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CC transfer students compete well at four-year schools
Posted: 10/14/2013 Centralia College has long reported that students who transfer to a four-year school do just as well academically as those who start out as freshmen at those colleges and universities. A recent study confirms that fact.

The study, produced by the Washington State Board for Community and Technical Colleges (SBCTC) in cooperation with all Washington public four-year colleges and universities, looked at 20,499 bachelor degree students who graduated in 2011.

Community and technical college transfer students made up 40 percent of all bachelor’s graduates. They graduated with virtually the same number of credits as those who started as freshmen, without many excess, unused credits—an indicator of the smooth transfer between two-year and four-year colleges. GPAs were similar as well.

A major difference is that students who started at Centralia College, or other two-year colleges, saved as much as two-thirds of the cost of tuition and those who stayed at home while attending college saved even more on room and board. Centralia College also has a book loan program, which could offer additional savings for students.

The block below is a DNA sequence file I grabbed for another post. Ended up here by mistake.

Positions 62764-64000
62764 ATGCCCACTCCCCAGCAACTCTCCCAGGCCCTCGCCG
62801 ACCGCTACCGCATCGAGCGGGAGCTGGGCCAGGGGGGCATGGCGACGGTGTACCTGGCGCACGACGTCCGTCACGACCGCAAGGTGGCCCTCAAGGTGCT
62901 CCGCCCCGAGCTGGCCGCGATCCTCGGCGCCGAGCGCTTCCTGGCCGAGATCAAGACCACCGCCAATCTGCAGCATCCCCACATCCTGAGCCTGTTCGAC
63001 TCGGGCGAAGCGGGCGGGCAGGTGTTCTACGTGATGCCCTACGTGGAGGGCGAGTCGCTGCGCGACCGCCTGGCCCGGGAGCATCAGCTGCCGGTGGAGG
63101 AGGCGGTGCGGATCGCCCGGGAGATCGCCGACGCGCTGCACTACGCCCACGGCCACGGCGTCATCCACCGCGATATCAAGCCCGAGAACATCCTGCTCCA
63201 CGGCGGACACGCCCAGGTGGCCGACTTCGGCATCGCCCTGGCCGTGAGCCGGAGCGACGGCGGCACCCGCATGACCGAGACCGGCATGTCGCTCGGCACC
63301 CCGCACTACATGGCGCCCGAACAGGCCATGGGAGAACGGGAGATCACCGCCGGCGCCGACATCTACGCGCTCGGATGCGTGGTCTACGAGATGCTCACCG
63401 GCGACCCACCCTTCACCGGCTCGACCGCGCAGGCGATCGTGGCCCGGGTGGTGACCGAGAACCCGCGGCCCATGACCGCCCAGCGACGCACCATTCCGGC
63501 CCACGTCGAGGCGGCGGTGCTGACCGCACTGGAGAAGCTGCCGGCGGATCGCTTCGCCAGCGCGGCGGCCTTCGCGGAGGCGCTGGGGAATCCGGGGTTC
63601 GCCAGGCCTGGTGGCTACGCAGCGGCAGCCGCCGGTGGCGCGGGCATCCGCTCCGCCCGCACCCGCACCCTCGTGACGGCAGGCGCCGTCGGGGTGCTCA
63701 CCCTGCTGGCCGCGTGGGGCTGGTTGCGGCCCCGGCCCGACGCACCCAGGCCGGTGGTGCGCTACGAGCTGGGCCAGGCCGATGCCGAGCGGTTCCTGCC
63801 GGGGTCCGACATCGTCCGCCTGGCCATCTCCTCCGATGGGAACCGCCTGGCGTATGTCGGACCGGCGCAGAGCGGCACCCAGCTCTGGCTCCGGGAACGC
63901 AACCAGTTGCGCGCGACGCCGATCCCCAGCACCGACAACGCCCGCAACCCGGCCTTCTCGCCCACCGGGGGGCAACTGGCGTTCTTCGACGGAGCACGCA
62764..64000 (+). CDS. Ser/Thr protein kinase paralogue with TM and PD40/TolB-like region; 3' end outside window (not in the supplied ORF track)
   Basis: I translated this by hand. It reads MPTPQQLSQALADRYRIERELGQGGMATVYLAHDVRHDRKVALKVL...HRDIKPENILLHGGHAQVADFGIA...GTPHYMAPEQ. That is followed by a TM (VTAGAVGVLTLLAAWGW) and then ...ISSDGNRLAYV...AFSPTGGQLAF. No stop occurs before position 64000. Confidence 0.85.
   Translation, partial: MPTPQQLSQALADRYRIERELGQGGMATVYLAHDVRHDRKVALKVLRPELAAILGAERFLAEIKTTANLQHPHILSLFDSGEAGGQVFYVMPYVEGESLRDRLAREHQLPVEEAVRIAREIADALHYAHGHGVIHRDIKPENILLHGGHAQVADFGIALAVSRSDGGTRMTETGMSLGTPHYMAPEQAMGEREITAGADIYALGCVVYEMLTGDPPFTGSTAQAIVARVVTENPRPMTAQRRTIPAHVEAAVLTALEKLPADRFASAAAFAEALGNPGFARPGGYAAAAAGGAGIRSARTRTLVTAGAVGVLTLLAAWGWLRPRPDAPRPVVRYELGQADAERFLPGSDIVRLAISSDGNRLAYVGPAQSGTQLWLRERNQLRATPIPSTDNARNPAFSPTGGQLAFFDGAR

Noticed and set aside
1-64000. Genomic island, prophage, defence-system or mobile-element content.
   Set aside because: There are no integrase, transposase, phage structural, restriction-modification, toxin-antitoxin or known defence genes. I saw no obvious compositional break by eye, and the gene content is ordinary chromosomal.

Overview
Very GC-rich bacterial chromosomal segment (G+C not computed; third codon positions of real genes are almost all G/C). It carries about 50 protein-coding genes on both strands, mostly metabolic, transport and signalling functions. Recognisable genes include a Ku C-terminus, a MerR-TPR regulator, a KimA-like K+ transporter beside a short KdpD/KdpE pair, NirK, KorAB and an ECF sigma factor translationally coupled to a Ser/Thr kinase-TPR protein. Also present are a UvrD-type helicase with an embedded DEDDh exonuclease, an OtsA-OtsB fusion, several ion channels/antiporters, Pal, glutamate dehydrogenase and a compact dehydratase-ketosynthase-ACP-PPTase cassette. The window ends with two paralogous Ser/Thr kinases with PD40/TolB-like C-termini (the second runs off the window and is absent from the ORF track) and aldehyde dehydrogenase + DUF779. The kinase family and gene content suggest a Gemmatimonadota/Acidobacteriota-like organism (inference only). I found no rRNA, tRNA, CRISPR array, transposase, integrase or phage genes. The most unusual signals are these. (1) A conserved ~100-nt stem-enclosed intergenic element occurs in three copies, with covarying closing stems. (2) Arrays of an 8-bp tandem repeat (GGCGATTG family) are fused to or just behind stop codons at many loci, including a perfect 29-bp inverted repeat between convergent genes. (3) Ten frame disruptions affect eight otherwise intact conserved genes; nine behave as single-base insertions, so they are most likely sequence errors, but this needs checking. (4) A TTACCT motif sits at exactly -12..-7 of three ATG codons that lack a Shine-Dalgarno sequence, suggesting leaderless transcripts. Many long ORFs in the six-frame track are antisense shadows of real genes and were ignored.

Transfer students graduated in all subjects and comprised 47 percent of all business majors, 46 percent of all health field majors, and 35 percent of all STEM majors (science, technology, engineering, and math).

Remedial education (generally viewed as precollege refresher classes to help ensure student success) at two-year colleges worked in favor of two-year college students. Of the community and technical college transfer students who graduated with a bachelor’s degree, 59 percent took at least one remedial course. That includes 43 percent of STEM transfer graduates and 53 percent of business transfer graduates. Remediation opened the door to a college education first at a community or technical college, and then at a university.

"If your goal is a bachelor’s degree in just about any field of study, it makes sense to start at Centralia College," said Dr. Jim Walton, college president. "By attending Centralia College, you will save money while earning a quality education."

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